In the Mood for Love, a romantic drama written and directed by Wong Kar-wai, opens with two couples moving into adjacent apartments. The scene is a chaotic web of movers shuffling through narrow hallways and people talking over one another. Su, the wife in one of the relationships, turns away a pair of movers because she claims that the furniture they carry belongs to Chow, the husband in the neighboring apartment. Chow does the same. With each one of these mix-ups, we get the sense that the new residents are physically entangling themselves in each other’s lives.

Space, or the lack of it, can be the defining feature of a relationship. Set in a cramped section of 1960s Hong Kong, In the Mood for Love tells the story of two neighbors, Chow and Su, who fall in love after realizing their spouses are cheating on them with one another. The film is not a romance story in the traditional sense; its plot is vague and nonlinear, utilizing repeated scenes that evoke déjà vu, and it’s often unclear whether an hour, day, or month has passed between two moments. Many scenes take place at night, casting the characters in the grungy yellow-green light of streetlamps, hotels, apartment buildings, and office spaces, whose harshness contributes to the film’s warping of reality. Chow and Su frequently appear from an obstructed point of view—through the haze of a dirty window, bars of a street fence, or reflection in a mirror—creating the poignant sensation of an outsider looking into their lives. Thus, the film constructs a dream-like atmosphere, as if its plot is but a distant memory in the characters’ minds, their emotions still vibrant and intense but the details long ago faded away. Perhaps the most unconventional aspect of this romance film is that the audience never sees the two leads make a physical move on one another—not even so much as a quick peck on the lips.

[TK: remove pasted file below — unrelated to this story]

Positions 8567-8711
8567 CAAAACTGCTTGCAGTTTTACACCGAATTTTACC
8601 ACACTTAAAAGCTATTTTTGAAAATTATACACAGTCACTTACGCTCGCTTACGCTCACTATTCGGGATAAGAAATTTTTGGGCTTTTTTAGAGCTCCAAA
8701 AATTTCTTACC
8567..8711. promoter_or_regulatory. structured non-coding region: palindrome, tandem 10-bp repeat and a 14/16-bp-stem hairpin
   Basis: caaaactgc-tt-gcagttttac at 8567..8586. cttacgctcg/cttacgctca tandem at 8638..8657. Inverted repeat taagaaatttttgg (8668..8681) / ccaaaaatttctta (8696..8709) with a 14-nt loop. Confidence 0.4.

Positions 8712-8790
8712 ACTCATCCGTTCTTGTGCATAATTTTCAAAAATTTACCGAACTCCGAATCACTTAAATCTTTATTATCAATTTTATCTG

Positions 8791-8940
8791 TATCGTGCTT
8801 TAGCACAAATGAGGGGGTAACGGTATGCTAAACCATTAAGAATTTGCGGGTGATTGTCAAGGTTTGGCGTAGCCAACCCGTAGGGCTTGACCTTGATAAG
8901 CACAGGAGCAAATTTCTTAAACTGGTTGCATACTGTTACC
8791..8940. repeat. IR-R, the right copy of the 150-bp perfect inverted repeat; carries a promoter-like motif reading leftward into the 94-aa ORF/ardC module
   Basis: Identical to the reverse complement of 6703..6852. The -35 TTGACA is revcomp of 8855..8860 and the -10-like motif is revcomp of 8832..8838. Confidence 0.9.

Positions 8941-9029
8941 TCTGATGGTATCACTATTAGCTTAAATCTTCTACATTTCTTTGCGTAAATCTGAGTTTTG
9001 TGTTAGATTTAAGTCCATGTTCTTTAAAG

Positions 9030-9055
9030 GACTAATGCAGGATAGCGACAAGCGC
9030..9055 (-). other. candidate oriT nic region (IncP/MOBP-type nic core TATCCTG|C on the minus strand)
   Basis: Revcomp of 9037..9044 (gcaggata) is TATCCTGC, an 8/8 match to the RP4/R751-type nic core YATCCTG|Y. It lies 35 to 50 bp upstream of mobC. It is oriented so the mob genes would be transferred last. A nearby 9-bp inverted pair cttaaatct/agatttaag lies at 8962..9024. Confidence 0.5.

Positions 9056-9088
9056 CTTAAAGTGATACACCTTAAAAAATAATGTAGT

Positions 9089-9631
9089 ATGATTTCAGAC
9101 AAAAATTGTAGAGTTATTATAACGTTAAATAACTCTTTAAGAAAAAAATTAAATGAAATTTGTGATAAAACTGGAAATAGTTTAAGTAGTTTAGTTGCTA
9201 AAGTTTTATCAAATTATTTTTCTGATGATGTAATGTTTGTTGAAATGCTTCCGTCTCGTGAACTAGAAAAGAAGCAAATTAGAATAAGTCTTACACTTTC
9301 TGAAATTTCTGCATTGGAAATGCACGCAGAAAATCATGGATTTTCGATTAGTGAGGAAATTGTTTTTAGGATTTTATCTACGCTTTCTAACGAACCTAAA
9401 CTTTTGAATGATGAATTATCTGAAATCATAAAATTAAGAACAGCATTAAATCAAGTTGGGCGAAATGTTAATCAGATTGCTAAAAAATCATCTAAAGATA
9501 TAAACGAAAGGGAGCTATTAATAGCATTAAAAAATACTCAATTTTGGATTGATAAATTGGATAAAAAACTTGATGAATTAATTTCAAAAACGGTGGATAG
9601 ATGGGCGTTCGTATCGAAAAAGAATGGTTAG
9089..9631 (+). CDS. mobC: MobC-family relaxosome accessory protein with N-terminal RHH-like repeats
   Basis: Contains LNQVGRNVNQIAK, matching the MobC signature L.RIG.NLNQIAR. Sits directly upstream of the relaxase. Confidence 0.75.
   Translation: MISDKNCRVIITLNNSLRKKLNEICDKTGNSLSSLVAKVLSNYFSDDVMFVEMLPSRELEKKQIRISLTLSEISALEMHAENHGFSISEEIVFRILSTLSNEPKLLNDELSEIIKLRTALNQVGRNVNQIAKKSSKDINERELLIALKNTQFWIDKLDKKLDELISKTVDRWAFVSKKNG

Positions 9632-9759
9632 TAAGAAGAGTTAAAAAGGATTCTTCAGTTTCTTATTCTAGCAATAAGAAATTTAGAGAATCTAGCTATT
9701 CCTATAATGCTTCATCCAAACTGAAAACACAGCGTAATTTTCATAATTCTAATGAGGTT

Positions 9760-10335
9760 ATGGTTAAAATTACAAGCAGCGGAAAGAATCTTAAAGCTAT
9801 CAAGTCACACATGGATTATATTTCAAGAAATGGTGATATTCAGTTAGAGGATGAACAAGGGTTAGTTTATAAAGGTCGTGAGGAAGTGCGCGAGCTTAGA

At first, the closeness between Chow and Su is exhilarating. We see the couple squeeze past each other in the narrow hallways of their apartment building, open the doors to their rooms side-by-side, and take shelter from the rain in an alleyway. The musical backdrop to the film is the composition “Yumeji’s Theme,” an instrumental piece full of intensity, pining, and dramatic violin. During these introductory scenes, “Yumeji’s Theme” makes the pair’s interactions feel tense and exciting, like the promise of a passionate love affair. After all, there is obvious chemistry between them. Given their proximity and the irony of their situation, how could they not give in?

We soon realize, however, that this will not be the case. Riddled with guilt, hesitant to become like their spouses, and worried about gossip from their nosy neighbors, the pair is painfully cautious about how they proceed with their relationship, even if their feelings for each other are undeniable. The audience soon realizes that even if something more passionate and profound is happening off-camera (though this is never explicitly alluded to), all they can see are the mundane moments that the couple shares: eating together, writing together, walking together, their shoulders side-by-side but never touching. Meanwhile, “Yumeji’s Theme” plays over and over, and soon begins to sound repetitive and monotonous, almost annoyingly so. As time goes on, the couple’s closeness, once exhilarating, has a sickening effect.

Reflecting on In the Mood For Love, I began thinking about what might have happened if Chow and Su had succumbed to their emotion and the way that physical space functions in my own life at Princeton. One of the first things I noticed as a freshman was how small Princeton begins to feel after a few months of living on campus. Despite having a decent number of options, I find myself gravitating to the same dining halls and study spots day after day, much like the repetitive scenes in In the Mood for Love. Every time I go out, I see someone I know, very often someone I don’t necessarily want to see. While this leads to some mild discomfort in my case, for others this can be a much more serious issue—I’ve seen how certain parts of the school become off-limits to those scared of running into people who can trigger painful memories. Despite looking very different aesthetically, this campus can feel just as claustrophobic as Hong Kong does in Wong’s film. During my freshman and sophomore years, I escaped campus at every opportunity. Back home, I could stretch my limbs, something impossible to do in my tiny dorm room. I could belt song lyrics at the top of my lungs, cook for myself, and go on walks without worrying about how I was being perceived by my peers. Now, in my junior year, I’m lucky enough to be in a slightly larger dorm room and share my space with roommates that I’m a lot more comfortable being myself around, but that nagging need for breathing room and true nakedness persists.